Two Toronto men have been nabbed in a bizarre scam that promised a big return on a small investment.
A Clarington man in his 50s was nearly victimized after he posted an online ad for the sale of his landscaping maintenance business in March, Durham Regional Police Det. Jeff Caplan said yesterday.
The would-be victim got into talks with a man who said he was interested in buying the business to help family members coming to Canada from Africa.
On Wednesday, two men went to the victim's home where they told him they had smuggled $3 million out of North Africa by turning it into a cardboard-like substance, Caplan said.
They told him if he handed over $125,000, they could "clean" $250,000 to buy his business, Caplan said.
The bills were covered with Elmer's glue and then iodine.
"It appears to be like a cardboard substance. In order to turn it back, all you need is warm water and vitamin-C ... and the iodine will disappear and it will turn back into a bill," Caplan said.
The men demonstrated the money "cleaning" for the victim and made their offer, Caplan said.
"The light went on in (the victim's) head when he realized that it didn't sound right. He happened to have an acquaintance who was a police officer and called them for advice," Caplan said.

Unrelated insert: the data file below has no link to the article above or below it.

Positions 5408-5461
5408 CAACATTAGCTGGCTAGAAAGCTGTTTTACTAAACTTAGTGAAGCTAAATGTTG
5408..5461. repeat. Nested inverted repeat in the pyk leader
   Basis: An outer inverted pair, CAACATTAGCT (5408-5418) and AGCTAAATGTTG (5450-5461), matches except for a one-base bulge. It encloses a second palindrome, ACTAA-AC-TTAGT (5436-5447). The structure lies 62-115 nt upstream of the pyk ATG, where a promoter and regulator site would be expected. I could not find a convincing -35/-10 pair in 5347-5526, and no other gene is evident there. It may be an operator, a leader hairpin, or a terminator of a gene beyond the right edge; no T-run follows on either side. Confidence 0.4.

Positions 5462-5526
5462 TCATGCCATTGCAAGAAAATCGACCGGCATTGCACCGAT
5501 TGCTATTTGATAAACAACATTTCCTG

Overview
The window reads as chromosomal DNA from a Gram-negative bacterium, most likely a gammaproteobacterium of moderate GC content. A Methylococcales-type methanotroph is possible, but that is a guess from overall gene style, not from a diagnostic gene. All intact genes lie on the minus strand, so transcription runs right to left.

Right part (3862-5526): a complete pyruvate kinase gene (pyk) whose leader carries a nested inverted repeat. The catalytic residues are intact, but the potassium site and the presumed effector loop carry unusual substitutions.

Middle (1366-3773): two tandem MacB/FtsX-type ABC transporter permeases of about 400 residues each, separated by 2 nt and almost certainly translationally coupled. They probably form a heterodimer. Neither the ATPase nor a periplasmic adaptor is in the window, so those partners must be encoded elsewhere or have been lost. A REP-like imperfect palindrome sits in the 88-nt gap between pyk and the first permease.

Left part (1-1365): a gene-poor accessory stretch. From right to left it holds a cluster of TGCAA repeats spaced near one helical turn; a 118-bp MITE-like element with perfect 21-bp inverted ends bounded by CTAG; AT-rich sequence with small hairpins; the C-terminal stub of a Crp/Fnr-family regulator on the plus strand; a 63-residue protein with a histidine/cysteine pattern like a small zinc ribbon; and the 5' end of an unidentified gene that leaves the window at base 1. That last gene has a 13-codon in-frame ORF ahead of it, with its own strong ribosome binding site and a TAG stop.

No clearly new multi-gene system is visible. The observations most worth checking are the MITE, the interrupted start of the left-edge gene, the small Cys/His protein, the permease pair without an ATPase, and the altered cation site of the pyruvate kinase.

The cops set up a sting when the men went to Clarington to allegedly pick up the money from the victim.
The pair was allegedly found with six bundles of $20 bill-sized cardboard wrapped in cellophane, a large jug of iodine, goggles and other protective equipment.
Jethro Mutero, 31, a landed immigrant from Zimbabwe who was known to police, and Sampson Jalloh, 38, a refugee claimant from Liberia, were both charged with attempted fraud over $5,000, conspiracy to commit an indictable offence and possession of counterfeit money.
The "black money scam" is "just another twist to the West African advance fee cheque frauds that happen everyday," Caplan said. "It offers a large return on a small investment, so it targets the greedy, the trusting and the naive."